Drive Notes: 2024 Volkswagen Taos SEL

Tim Healey
by Tim Healey

This week I was testing the 2024 Volkswagen Taos SEL.


VW's small SUV is built on the brand's well-used MQB platform. That was evident in the pros and cons I experienced, as you'll see.

This one was an SEL trim with all-wheel drive. Underhood sits a 1.5-liter turbo four making 158 horsepower and 184 lb-ft of torque. If you opt for all-wheel drive, you get a seven-speed DSG automatic transmission.

Without further ado, here are your pros and cons for the 2024 Volkswagen Taos.

Pros

  • I've bagged on Volkswagen for having steering that's too artificially light in the past, but here it had appropriate heft.
  • For a crossover, the Taos's handling moves are somewhat athletic.
  • VW didn't overdo the haptic touch stuff here -- there were still knobs for volume and tuning and the HVAC controls.
  • The ride was a nice mix of sport and stiff, never too soft.
  • The overall interior packaging was well done.
  • There was decent leg- and headroom in the second row, but only if the front seat wasn't slid too far back.
  • The $35,000 (including fees) price tag doesn't feel unreasonable.
  • The fuel-economy numbers are solid, especially the 32 mpg on the highway.

Cons

  • There was some low-speed driveline lash while pulling away from stop signs and stop lights that really put a damper on the experience.
  • The stop/start system could be slow to re-fire when the light turned green.
  • The infotainment touchscreen is kinda small.
  • Like I said, rear-seat room seemed plentiful, but sliding a front seat fully back cuts into the legroom something fierce.
  • A power liftgate is not available, at all, on the Taos. That may sound like a so-called first-world problem, but it really does matter when dealing with groceries and it does seem like a feature that should be available on the SEL trim, especially with the starting price of $33K. Especially since there is a panoramic sunroof.
  • The engine had low-end grunt but seemed to run out of steam a bit at higher RPMs.
  • There's an auto shut-off feature. Handy for saving fuel, but annoying when you're in line for the car wash, vehicle in park, and you take your seatbelt off for comfort -- and then it shuts down. Not fun on an extremely hot day with the A/C now being taken away from you. I get why these features exist, but this one was a bit quick on the trigger.
  • While most interior materials felt price appropriate, some cheaper plastics on the top of the doors annoyed me.

Overall I liked the Taos a bit better as an enthusiast's crossover than the similarly-sized and priced Hyundai Kona I drove the week before. That said, the Hyundai was a bit nicer in terms of material quality and probably a better overall all-around package. Still, if you want a small crossover that feels like a tall Golf/Jetta, the Taos is your ride. If not for the driveline lash (the Hyundai also had some low-speed clunkiness, to be fair) and some of the cons listed above, I'd be a stronger advocate for the Taos. As it is, most of my beefs are small and would be easy enough to live with -- or for VW to fix at the next refresh date. The Taos does a lot well, especially in terms of driving dynamics, it just needs a bit of tweaking.

[Images © 2024 Tim Healey/TTAC.com]

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Tim Healey
Tim Healey

Tim Healey grew up around the auto-parts business and has always had a love for cars — his parents joke his first word was “‘Vette”. Despite this, he wanted to pursue a career in sports writing but he ended up falling semi-accidentally into the automotive-journalism industry, first at Consumer Guide Automotive and later at Web2Carz.com. He also worked as an industry analyst at Mintel Group and freelanced for About.com, CarFax, Vehix.com, High Gear Media, Torque News, FutureCar.com, Cars.com, among others, and of course Vertical Scope sites such as AutoGuide.com, Off-Road.com, and HybridCars.com. He’s an urbanite and as such, doesn’t need a daily driver, but if he had one, it would be compact, sporty, and have a manual transmission.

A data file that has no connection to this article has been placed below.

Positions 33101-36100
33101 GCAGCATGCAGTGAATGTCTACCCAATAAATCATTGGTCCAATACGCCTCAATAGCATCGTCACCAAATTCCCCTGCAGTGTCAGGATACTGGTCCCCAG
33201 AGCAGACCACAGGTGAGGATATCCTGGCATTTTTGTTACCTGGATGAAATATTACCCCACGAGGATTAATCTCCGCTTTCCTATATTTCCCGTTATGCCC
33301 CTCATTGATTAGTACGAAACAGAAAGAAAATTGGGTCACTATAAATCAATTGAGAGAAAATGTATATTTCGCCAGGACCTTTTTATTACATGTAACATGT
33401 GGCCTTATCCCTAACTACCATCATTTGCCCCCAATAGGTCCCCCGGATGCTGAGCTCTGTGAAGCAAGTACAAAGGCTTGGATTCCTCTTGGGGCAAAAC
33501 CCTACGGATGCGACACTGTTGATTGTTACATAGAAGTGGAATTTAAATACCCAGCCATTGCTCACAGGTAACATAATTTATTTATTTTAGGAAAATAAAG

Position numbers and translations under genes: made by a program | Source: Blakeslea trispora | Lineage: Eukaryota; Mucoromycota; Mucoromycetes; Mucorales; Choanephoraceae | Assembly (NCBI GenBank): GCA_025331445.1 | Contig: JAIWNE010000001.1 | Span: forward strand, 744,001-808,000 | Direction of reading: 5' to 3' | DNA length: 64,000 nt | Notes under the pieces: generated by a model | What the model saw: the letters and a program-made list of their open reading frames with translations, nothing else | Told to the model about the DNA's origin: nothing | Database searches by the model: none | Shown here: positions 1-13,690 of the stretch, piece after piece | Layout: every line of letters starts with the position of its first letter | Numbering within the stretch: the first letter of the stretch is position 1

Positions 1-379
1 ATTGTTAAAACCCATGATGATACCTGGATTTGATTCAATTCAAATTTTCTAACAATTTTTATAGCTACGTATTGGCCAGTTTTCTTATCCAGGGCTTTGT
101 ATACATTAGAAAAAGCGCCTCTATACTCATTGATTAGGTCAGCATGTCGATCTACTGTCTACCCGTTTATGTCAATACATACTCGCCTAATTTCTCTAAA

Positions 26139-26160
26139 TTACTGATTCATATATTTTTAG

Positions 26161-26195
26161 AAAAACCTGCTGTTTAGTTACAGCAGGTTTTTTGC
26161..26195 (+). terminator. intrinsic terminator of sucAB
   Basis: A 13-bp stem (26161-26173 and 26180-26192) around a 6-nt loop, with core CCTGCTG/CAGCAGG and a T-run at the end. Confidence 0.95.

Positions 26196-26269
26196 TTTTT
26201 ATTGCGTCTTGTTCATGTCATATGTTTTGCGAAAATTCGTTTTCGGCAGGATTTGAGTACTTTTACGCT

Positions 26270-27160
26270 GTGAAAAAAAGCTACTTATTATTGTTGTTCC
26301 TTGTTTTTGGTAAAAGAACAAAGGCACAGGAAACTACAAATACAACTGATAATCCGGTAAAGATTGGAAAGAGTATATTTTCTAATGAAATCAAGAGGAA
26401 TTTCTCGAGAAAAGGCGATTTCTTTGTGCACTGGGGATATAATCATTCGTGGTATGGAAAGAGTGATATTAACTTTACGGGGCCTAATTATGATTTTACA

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  • TheEndlessEnigma TheEndlessEnigma on Jun 21, 2024
    I've owned a VW in the past and learned my lesson. Any kind of repair was absurdly expensive which I understand is typical of VW nowadays.
  • TMA1 TMA1 on Jun 21, 2024
    Been thinking about getting one of these for my mother. Skip the AWD and DSG, the FWD comes with an 8-spd. Good size vehicle for a woman who wants a SUV and has a small garage. Much better view outwards than the Mazda CX-30 I was looking at. Wish it had a power tailgate though - she's short.
  • Bob65688581 We bought zillions of German cars, despite knowing about WWII slave labor. Refusing to buy something for ideological reasons is foolish.Both the US and the EU have imposed tariffs, so the playing field is level. I'll buy the best price/quality, regardless of nationality.Another interesting question would be "Would you buy one of the many new European moderate-price EVs?" but of course they aren't sold here.Third interesting question: "Why won't Stellantis sell its best products in America?"
  • Freshblather No. Worried there will be malicious executable code built into the cars motherboard that could disable the Chinese cars in the event of hostilities between the west and China.
  • Bd2 Absolutely not - do not want to support a fascist, totalitarian regime.
  • SCE to AUX The original Capri was beautiful. The abomination from the 90s was no Capri, and neither is this.It looks good, but too similar to a Polestar. And what's with the whacked price?
  • Rover Sig Absolutely not. Ever.
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